The Solicitors Regulation Authority will not ask for a delay to the imminent ban on referral fees, despite warnings that the timetable is being rushed.

The SRA board will meet on 23 January to finalise the SRA Handbook’s wording on the ban, which comes into force for personal injury claims at the start of April.

The Law Society has already criticised the Ministry of Justice for forcing through reforms before firms have had the chance to adjust. It has also described as ‘disturbing’ the idea of a soft-touch approach to policing the ban in its early months.

A spokesman for the SRA told the Gazette that the regulator had always accepted that the deadline for the ban is ‘tight’ but that it is still working towards the 1 April timetable.

He added: ‘There may have been discussions between the Law Society and the MoJ about delaying implementing the ban, but the SRA has not been part of these discussions and has not asked for any delay in the implementation date.’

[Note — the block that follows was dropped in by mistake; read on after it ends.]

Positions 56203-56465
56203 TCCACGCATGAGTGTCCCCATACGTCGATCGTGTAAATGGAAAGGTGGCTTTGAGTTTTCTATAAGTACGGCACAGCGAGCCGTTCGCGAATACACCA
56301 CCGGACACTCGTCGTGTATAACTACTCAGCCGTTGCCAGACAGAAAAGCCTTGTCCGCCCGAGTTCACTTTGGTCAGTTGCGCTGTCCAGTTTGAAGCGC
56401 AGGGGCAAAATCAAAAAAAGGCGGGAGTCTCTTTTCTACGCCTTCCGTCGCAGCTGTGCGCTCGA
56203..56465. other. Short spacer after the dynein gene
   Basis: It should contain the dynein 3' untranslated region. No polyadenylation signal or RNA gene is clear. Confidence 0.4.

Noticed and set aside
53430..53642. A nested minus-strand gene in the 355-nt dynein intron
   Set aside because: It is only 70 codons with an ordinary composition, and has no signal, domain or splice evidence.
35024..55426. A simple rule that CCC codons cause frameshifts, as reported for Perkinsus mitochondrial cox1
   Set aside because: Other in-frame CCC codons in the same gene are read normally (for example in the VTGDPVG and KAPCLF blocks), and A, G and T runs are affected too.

In its response to the SRA consultation, the Society last month expressed concern that the SRA and Claims Management Regulator would treat the first few months as a ‘transition’. ‘[This means], we suspect, that they will turn a blind eye to non-compliance. This is not satisfactory.’

The Gazette understands that the SRA plans some flexibility for firms that are in the process of amending their business models, but rejects the idea it will turn a ‘blind eye’ to deliberate rule-breaking.

In its response submitted last month, the Law Society called for more clarity on what the referral fee ban will mean in practice.

The Society said firms that currently pay referral fees for personal injury work would have to find alternative ways of marketing and that the SRA’s paper failed to define what was permissible.

‘Most advertising will involve an element of payment by results and it may therefore be difficult to ascertain precisely where the boundary is crossed,’ it said.

Once the SRA board has met later this month, changes to the regulatory framework should be ratified by the Legal Services Board in mid-February. A final version of the revised handbook is due by early March.